Another way to understand this is to think of energy-efficiency as 'doing more of the same task with less', which implies reducing energy wastage. Manufacturing energy efficient appliances leads to reduced costs in the long run, which leads to reduced prices. Switching to LED bulbs may save energy, so will it lead to consumers buying more LEDs for lighting? Similarly, can the increased availability of other energy-efficient appliances such as air conditioners (ACs) or refrigerators cause people to use ACs more frequently or buy bigger refrigerators? These questions have not been answered conclusively, but certainly need to be considered, given the policy push towards energy efficiency in India and the world.

Researchers have also been intrigued by the 'knowledge-action gap' which implies that even if people know about environmental sustainability and understand the importance of saving energy, their knowledge often fails to produce long-term behavioural changes or actions towards sustainability. For example, being aware of or feeling positive towards the use of renewable resources, sustainable products, low-emission technology, public transportation and so forth do not reliably translate into environmentally-friendly choices in goods and services. Many people still rely heavily on non-renewable resources, under-use public transport, fail to recycle and engage in other everyday actions that harm or neglect the environment.[4]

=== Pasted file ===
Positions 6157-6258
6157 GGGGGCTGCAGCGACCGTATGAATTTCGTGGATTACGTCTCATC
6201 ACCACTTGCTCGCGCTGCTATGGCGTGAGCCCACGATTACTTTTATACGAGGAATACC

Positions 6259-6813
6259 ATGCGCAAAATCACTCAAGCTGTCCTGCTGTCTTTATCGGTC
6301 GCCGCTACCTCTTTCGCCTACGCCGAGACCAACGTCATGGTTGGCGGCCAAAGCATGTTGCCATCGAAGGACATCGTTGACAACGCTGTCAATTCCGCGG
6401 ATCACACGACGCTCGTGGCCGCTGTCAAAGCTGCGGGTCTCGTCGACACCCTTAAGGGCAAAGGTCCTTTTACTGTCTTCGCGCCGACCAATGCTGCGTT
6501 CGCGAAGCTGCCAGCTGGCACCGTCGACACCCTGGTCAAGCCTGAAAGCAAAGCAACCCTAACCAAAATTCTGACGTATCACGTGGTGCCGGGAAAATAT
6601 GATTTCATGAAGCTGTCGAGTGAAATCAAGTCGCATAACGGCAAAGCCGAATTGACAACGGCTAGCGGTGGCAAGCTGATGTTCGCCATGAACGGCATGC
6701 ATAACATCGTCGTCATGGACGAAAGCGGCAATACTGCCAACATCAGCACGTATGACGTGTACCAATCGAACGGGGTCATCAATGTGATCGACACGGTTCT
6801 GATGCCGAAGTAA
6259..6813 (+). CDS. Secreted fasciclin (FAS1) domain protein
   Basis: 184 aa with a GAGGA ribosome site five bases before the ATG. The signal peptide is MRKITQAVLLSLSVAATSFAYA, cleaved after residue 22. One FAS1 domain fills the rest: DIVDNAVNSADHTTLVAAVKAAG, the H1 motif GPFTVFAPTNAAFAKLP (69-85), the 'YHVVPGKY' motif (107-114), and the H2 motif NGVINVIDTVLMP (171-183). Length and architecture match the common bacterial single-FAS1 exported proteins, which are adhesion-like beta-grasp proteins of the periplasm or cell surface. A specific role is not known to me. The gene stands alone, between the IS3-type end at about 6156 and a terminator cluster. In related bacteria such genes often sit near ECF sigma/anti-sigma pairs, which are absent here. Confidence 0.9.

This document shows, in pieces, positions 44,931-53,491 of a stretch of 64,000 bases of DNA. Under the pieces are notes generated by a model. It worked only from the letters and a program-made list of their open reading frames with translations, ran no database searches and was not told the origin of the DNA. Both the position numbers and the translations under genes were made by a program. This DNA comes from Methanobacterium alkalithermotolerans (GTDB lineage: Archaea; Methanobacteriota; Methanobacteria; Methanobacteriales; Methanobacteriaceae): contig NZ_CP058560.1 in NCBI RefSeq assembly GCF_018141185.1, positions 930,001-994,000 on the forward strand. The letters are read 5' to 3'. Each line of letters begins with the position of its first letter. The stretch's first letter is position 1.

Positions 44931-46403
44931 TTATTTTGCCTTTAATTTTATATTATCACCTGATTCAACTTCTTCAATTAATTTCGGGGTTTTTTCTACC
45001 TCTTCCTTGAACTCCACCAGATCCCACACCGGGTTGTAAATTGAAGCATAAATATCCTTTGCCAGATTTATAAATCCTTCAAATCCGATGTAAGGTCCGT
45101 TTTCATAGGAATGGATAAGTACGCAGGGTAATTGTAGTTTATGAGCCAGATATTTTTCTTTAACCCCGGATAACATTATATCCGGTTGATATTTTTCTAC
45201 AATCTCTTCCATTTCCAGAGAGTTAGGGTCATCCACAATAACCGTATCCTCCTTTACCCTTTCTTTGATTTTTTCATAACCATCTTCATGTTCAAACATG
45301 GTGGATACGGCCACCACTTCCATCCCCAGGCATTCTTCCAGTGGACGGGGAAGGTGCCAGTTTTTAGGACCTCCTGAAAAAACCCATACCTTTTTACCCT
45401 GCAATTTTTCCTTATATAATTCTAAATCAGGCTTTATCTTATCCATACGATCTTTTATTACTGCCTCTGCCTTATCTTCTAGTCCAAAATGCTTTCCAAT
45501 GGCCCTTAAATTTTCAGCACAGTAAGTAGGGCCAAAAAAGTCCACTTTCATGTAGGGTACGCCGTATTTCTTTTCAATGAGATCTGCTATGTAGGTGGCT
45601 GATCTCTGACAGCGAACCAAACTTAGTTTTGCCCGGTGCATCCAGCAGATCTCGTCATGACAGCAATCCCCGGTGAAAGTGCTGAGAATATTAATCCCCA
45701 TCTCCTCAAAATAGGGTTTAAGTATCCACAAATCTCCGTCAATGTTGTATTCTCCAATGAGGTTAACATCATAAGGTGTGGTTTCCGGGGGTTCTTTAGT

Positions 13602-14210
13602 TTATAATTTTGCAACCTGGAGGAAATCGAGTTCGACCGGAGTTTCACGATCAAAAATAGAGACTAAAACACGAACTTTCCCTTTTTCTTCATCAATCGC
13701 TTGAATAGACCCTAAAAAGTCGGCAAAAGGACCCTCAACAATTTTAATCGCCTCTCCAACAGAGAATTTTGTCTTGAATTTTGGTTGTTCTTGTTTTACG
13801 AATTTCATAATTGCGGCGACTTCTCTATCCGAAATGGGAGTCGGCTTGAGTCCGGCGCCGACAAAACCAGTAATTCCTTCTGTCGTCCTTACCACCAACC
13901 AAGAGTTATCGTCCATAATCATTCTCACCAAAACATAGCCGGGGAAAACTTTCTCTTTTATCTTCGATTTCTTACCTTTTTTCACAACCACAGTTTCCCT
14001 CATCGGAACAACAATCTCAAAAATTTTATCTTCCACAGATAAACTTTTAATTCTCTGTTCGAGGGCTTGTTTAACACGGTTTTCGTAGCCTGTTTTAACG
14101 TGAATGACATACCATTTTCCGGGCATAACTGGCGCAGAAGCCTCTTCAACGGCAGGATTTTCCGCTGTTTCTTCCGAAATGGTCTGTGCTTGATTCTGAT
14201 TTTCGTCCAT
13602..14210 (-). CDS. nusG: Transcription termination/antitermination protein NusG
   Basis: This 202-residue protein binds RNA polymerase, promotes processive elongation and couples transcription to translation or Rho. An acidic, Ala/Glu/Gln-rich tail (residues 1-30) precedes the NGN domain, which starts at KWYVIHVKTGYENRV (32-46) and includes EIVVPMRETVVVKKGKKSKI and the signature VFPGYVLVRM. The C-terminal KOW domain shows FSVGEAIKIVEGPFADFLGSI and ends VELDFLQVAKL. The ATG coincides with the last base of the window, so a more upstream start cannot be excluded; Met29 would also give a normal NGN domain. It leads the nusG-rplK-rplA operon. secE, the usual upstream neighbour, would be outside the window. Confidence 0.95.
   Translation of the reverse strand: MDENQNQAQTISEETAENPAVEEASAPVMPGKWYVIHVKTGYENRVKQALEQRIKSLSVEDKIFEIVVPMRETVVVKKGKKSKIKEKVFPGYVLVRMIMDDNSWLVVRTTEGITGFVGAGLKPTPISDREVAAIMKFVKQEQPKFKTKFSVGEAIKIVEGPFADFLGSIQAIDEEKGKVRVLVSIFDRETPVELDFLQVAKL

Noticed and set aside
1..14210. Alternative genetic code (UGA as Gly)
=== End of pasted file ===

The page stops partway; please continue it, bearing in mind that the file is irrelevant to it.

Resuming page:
To address this knowledge-action gap it is therefore important to understand the psychological factors which drive household consumption of energy and develop interventions accordingly. Several such factors have been empirically studied globally, including creating awareness, developing feedback mechanisms, and using nudges. A nudge, in this context, seeks to enable environmentally sustainable behavioural change through positive reinforcement and suggesting alternatives.

An experiment has started in New Delhi earlier this year to empirically test the effectiveness of nudges. TERI partnered with BSES Yamuna Power Ltd (BYPL) to create a behavioural energy-saving app 'SustHome' to influence consumer choices relating to energy usage. The initiative was supported by the Norwegian Embassy and the app has been developed by TERI with support from Avrio Energy Pvt Ltd. The app is built to track a household's energy use, analyse it and compare it with the household's consumption track record and also with similar homes in the vicinity. It will then calculate the energy that may be saved if the household shifts to more energy-efficient appliances.